YMWV – this is a model for reflection not to a 1:1 scale of everything in the universe. It might be useful.
The space for the testing professional is under pressure – for my own role and even more for the “traditional” testing professional. At least since 2017 there has been a shift and ongoing disruption. I finally have a form to visualize some of the trends that puts the role of the tester under pressure:
SIT / UAT debate
Quality Engineering and whole team approach
I still see two key areas (stars below) for the classic tester to move into: exploratory testing based on weak signals and supporting the end-users low-code activities (test tool smith). For the more managerial and coordinating role I will have to get back to you in a future blog post.
There are so many different IT projects out there – that assuming every IT project is about source code is quite a blind spot. Projects that deal with commercial standard systems or outsourced software might have source code underneath – but many teams does not have access to the source. Additionally, many legacy systems from the 90’es and older does not have the same automation capabilities as we have now.
Not all software projects are about consumer facing native apps and websites. While they are numerous there’s still plenty of systems out there for internal and business-to-business use. While the trends from CI/CD are picking up for B2B and internal systems, things doesn’t move so fast.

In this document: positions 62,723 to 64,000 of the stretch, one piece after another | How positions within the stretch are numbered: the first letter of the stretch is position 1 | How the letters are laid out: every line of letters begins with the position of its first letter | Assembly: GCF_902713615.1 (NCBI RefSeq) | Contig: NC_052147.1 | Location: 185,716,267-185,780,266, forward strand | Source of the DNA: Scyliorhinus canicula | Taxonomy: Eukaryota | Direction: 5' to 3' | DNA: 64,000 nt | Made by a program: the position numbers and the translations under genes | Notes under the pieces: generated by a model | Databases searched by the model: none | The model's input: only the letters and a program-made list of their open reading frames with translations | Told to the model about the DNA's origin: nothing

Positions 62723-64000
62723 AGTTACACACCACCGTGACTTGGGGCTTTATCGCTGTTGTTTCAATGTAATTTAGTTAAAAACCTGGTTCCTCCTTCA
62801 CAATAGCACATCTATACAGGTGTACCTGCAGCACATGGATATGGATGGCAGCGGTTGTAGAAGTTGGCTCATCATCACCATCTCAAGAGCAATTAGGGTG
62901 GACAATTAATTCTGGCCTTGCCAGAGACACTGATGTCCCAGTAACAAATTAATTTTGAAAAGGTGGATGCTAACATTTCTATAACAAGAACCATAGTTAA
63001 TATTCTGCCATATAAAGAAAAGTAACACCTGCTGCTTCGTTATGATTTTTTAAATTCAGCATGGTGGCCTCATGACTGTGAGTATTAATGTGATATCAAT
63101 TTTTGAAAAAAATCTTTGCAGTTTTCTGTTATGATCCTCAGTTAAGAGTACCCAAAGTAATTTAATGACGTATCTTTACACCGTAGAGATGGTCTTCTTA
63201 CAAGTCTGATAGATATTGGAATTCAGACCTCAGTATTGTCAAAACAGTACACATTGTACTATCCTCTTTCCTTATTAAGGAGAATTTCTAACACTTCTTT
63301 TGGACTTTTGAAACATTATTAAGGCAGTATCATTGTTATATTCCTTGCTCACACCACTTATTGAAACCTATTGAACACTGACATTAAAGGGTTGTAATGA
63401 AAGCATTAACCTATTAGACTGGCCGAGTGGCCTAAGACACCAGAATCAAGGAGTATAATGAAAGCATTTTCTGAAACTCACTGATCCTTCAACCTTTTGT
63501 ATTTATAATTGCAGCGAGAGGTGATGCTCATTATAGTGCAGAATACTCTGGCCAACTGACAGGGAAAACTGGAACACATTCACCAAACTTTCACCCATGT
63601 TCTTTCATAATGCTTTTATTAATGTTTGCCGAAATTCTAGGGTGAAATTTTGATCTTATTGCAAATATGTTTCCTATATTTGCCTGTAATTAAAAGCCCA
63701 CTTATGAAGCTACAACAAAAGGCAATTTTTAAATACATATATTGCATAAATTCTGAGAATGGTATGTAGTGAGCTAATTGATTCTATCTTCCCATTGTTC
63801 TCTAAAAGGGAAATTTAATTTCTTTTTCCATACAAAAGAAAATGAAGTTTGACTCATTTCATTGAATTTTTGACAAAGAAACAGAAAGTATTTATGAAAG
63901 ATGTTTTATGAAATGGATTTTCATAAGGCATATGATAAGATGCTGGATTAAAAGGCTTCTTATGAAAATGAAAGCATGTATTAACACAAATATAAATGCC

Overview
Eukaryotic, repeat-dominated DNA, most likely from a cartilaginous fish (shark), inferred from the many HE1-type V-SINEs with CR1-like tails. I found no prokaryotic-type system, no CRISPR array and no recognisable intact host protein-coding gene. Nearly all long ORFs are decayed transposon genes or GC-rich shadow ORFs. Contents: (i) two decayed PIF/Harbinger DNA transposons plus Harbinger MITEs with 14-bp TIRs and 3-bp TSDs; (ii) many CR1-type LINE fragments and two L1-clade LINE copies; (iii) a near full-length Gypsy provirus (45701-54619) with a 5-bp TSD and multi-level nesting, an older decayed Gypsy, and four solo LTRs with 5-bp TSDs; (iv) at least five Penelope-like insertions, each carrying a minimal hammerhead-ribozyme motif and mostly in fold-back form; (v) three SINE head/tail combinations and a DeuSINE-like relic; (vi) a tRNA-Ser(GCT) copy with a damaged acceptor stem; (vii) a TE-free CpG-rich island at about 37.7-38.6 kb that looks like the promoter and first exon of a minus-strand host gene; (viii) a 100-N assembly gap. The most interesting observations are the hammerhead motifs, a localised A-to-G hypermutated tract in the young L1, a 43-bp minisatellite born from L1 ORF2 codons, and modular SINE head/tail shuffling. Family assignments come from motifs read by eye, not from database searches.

We often discuss where the “testing people” fit into the organisation – are they part of a delivery team or an enablement team independently of the delivery teams? The Team Topologies model enables a discussion about this challenge and a guidance on what goes where and why.
I can see the benefits of having a central Test Center of all the testing people – and, on the other hand, having them spread out in the delivery units. I work in an IT services company, sometimes a project does not require full-time test attention. So we work on a range of customers, at the same time. On the other hand, sometimes projects lasts for years and years – and the testing people become dedicated towards a specific company IT stack and delivery team.
Notice that I use the term “testing people” to cover testing specialists, test analysts, automation specialists, test engineers and test managers like myself. Besides the moniker “testers” in the blog title, I try to avoid calling us “testers”. First of all, “testing people” do more than testing and secondly other people do testing too.
The Test Center I’m in is an organisational unit of “test consultants” of various of the mentioned roles working for various of projects. But considering the “whole team approach to quality“, the Test Center unit sounds a bit .. off. Would it be better to assign everyone to a delivery unit? – What would be the reasoning behind what goes where where and why?
Stream-aligned team: aligned to a flow of work from (usually) a segment of the business domain [yellow]
Enabling team: helps a Stream-aligned team to overcome obstacles. Also detects missing capabilities[cyan]
Complicated Subsystem team: where significant mathematics/calculation/technical expertise is needed[red]